On September 15, 2018, World Cleanup Day was scheduled to happen in more than 150 countries. Volunteers started cleaning up at 10 a.m. local time. Even though not all volunteers used the app simultaneously, the peak load for the backend was very high. Before the event, our client was concerned about whether the server could handle the high load.
The legacy database for the project was CouchDB. This database has fast response times and can store a large amount of data, but every time something is added to it, CouchDB reindexes everything. This led to incorrect responses and the inability of the app to work for more than 100 users simultaneously. We moved to PostgreSQL, which performs in and out operations simultaneously and can easily handle high load.
After moving to PostgreSQL, we implemented PostGIS, which has an effective built-in clustering algorithm. We added a “Search in this area” button so that requests for trashpoints are sent only after a user taps the button. In addition, we set limits for zooming while using the map in the mobile app. This increased the capacity of simultaneous users by 50 times. With this, we were sure that the map feature would work smoothly.
After a long discussion, we decided to move from Expo to React Native as it provided us with the following benefits:
- • Simpler architecture
- • Ability to control builds
- • A broader community and a significant number of open-source libraries
To move to React Native, we needed to translate all code from Expo to React Native. At the same time, we had to support the old version of the app built with Expo. The expertise of our developers helped us to overcome difficulties with managing two environments at the same time.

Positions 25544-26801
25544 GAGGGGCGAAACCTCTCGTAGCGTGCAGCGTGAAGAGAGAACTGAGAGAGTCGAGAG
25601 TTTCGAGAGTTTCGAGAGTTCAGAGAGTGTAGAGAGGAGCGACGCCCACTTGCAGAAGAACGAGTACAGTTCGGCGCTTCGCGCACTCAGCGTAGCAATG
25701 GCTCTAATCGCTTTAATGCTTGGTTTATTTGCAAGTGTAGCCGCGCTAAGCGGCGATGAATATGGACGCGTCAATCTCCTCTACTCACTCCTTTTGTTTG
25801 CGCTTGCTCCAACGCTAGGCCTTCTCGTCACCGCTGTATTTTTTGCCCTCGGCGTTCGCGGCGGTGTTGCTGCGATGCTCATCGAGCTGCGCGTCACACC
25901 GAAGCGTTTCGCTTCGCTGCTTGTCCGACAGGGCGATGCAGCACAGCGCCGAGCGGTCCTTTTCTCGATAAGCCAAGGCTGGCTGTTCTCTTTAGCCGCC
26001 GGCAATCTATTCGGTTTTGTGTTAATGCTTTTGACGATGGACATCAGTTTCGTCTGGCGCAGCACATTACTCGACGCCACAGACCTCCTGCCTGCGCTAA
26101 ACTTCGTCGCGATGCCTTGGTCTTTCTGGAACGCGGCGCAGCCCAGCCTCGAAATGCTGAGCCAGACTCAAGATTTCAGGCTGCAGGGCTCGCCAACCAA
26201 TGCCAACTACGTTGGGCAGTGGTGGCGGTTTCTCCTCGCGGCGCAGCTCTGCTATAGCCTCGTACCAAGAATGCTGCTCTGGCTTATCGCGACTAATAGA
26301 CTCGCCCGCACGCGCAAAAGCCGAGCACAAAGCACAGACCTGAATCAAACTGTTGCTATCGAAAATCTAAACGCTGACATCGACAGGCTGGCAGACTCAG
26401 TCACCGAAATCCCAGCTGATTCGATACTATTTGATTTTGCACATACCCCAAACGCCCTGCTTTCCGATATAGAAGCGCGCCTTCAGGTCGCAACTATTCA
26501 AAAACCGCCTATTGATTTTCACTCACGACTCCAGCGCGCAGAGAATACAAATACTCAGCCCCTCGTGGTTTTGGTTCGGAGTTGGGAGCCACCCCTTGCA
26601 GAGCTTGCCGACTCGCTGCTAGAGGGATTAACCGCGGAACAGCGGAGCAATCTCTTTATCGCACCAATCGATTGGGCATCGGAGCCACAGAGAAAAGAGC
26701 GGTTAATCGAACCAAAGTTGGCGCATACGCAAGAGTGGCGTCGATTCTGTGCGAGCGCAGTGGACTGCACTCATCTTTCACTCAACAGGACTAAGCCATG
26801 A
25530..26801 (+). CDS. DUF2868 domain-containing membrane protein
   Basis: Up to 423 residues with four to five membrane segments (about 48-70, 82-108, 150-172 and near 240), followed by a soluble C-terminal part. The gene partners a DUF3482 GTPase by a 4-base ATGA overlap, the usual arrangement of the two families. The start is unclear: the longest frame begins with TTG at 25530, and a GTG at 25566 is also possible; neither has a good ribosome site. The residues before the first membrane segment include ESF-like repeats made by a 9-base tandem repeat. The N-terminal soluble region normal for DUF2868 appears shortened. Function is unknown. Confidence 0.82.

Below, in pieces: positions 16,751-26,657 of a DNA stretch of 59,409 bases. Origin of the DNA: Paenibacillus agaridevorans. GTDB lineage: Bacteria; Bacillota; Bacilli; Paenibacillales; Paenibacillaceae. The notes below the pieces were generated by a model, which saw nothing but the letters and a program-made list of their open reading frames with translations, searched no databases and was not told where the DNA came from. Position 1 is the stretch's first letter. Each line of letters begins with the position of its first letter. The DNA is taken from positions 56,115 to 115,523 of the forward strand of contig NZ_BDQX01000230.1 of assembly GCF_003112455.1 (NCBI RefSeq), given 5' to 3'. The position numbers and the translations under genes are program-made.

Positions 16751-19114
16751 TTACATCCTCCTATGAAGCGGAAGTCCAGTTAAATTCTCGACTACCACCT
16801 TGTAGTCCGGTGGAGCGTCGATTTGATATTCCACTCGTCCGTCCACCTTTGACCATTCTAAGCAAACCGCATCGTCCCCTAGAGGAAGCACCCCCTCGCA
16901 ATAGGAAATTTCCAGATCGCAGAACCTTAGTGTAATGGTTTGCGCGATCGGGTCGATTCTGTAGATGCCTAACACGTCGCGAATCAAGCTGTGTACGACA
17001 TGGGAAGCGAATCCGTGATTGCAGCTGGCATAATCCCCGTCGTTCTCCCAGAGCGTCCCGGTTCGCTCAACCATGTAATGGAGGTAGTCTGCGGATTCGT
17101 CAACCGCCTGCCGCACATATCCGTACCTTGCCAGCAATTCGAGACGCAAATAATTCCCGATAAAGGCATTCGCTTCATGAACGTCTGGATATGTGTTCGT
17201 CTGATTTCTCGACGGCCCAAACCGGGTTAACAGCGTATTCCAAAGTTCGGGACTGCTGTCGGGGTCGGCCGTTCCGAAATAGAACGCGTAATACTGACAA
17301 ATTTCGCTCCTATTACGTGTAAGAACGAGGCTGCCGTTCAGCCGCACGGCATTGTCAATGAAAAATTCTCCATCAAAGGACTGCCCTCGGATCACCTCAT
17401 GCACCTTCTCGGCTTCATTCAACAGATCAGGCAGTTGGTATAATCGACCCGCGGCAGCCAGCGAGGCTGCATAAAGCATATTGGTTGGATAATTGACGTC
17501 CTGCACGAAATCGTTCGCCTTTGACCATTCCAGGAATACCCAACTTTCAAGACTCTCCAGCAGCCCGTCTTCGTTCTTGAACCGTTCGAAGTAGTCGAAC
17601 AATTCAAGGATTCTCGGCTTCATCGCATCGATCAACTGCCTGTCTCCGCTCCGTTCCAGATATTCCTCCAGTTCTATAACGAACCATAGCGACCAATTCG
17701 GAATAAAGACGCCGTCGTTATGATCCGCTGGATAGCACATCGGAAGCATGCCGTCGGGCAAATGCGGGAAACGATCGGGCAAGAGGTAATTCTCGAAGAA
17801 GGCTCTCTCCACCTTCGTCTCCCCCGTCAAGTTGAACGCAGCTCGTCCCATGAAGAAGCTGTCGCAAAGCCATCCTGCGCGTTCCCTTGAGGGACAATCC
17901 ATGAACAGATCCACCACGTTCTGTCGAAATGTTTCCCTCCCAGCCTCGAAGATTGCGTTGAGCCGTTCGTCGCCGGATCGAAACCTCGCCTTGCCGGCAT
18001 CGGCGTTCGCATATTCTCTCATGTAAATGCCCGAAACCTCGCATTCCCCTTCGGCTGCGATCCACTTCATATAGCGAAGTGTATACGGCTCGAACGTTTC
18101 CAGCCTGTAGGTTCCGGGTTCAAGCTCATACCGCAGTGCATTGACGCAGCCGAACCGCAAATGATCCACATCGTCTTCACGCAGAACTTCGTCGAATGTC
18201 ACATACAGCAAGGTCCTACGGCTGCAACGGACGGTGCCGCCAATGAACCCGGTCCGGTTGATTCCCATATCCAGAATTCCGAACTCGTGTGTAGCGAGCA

Draw people’s attention to environmental problems
We added an Event module to manage clean-up events. Users can create and schedule cleanups and add lists of trashpoints and required inventory. On the appointed date, users clean marked trashpoints. With the help of filters, users can quickly find nearby events.
Our UI decisions were based on World Cleanup’s guidelines in order to keep strong associations with the brand. The UI design is clean and minimalistic, with bright accent colors.
We created a simple navigation that allows both fast browsing and effective creation of new content. For this, we placed top-level and frequently used actions at the bottom of the screen so they can be reached with one-thumb interactions.
The map is a main feature of the application, so we did our utmost to make it user-friendly and understandable. The first challenge was to find a library for drawing Google Maps. We created a demo with three libraries and chose the best one for our app. We decided to use react-native-maps. For the web version, we moved navigation and filters to the top and made a separate block for trashpoints. This solution allows us to correctly display information on all tabs.
The series of cleanups began on the small island nation of Fiji and swept across the planet to finish in American Samoa. Our backend developers closely monitored server states. The app worked seamlessly and the client was satisfied with our work.
Yalantis also was a part of this movement. On Saturday September 15, we came together to make our city a little bit cleaner.
Estonian president Kersti Kaljulaid also was part of this civic movement. We were so proud that she chose to visit our hometown of Dnipro, Ukraine and help with cleanup.